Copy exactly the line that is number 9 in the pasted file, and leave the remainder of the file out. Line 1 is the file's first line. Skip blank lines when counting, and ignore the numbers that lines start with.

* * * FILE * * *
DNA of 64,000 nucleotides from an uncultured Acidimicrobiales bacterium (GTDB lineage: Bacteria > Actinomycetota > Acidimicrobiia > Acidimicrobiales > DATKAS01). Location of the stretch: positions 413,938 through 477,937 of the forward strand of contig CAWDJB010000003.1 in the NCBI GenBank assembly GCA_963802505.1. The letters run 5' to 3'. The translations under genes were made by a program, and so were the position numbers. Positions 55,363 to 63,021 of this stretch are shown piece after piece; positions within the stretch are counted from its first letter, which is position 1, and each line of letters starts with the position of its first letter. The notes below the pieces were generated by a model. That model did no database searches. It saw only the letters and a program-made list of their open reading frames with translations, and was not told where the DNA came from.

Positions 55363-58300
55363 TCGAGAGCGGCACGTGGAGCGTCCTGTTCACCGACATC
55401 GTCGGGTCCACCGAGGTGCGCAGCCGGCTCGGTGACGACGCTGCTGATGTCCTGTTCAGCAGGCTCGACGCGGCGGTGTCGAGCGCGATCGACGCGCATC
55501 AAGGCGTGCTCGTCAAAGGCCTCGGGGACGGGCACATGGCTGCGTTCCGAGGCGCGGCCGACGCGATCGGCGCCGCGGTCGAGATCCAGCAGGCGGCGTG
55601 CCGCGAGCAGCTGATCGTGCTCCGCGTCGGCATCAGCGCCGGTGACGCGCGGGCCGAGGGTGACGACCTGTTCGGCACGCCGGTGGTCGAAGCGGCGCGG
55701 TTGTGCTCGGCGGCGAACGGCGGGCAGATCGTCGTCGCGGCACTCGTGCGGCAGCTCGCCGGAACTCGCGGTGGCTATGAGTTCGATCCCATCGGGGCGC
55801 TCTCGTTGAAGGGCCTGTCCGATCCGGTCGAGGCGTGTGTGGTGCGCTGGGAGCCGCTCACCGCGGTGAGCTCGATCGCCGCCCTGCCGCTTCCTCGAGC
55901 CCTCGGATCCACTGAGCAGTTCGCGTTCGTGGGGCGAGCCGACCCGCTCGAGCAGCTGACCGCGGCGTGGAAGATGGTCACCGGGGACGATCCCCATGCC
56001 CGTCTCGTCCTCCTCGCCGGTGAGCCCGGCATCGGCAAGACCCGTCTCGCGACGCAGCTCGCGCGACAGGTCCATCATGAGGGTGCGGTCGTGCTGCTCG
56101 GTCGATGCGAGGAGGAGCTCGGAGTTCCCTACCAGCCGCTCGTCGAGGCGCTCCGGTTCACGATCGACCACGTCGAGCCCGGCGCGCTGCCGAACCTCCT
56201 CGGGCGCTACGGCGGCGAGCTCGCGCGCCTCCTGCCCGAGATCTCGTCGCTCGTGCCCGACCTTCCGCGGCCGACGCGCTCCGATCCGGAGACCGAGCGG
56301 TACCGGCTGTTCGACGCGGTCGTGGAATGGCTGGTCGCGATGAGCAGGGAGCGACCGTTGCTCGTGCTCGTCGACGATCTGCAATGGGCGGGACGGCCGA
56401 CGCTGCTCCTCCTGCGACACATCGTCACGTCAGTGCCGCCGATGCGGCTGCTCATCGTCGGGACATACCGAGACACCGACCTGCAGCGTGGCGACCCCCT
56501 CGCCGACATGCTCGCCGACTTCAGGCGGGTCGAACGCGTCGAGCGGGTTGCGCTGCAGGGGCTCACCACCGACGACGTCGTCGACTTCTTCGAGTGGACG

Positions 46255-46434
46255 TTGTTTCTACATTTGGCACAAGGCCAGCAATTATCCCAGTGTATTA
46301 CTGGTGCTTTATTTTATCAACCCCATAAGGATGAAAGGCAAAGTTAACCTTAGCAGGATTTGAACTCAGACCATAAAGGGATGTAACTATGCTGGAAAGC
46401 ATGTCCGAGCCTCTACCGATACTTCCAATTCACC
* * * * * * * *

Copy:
55901 CCTCGGATCCACTGAGCAGTTCGCGTTCGTGGGGCGAGCCGACCCGCTCGAGCAGCTGACCGCGGCGTGGAAGATGGTCACCGGGGACGATCCCCATGCC